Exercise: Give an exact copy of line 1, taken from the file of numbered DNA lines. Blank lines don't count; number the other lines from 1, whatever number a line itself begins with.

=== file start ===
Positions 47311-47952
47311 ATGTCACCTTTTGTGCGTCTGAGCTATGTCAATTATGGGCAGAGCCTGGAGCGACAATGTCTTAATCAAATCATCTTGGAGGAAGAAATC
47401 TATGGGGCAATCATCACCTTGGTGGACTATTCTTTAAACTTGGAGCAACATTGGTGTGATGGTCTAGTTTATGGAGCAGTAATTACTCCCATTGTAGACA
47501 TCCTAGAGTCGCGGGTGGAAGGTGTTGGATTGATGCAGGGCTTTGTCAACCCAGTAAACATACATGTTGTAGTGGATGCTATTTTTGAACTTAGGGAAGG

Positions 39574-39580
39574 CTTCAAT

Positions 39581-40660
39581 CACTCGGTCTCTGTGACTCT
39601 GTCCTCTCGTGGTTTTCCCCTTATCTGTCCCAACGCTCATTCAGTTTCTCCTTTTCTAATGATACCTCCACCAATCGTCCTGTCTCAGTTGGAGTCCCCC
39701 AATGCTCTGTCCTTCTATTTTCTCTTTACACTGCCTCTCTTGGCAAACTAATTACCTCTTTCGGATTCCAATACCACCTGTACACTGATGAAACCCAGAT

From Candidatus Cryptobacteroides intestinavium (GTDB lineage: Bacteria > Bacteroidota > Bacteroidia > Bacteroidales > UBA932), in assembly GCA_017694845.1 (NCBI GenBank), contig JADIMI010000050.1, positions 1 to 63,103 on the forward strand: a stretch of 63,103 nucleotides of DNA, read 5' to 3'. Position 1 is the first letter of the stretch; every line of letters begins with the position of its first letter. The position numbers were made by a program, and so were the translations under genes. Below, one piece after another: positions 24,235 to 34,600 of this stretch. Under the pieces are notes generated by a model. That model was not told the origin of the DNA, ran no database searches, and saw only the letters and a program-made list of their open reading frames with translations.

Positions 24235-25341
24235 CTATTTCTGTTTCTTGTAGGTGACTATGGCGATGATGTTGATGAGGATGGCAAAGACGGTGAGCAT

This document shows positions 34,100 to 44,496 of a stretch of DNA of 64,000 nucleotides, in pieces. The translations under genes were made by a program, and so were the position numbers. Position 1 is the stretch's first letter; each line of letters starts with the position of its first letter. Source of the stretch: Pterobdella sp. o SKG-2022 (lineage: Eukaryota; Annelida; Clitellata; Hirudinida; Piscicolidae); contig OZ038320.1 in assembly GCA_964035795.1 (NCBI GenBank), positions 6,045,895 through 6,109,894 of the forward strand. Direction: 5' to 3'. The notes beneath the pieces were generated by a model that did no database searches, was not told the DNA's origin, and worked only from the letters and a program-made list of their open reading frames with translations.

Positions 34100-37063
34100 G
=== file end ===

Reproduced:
Positions 47311-47952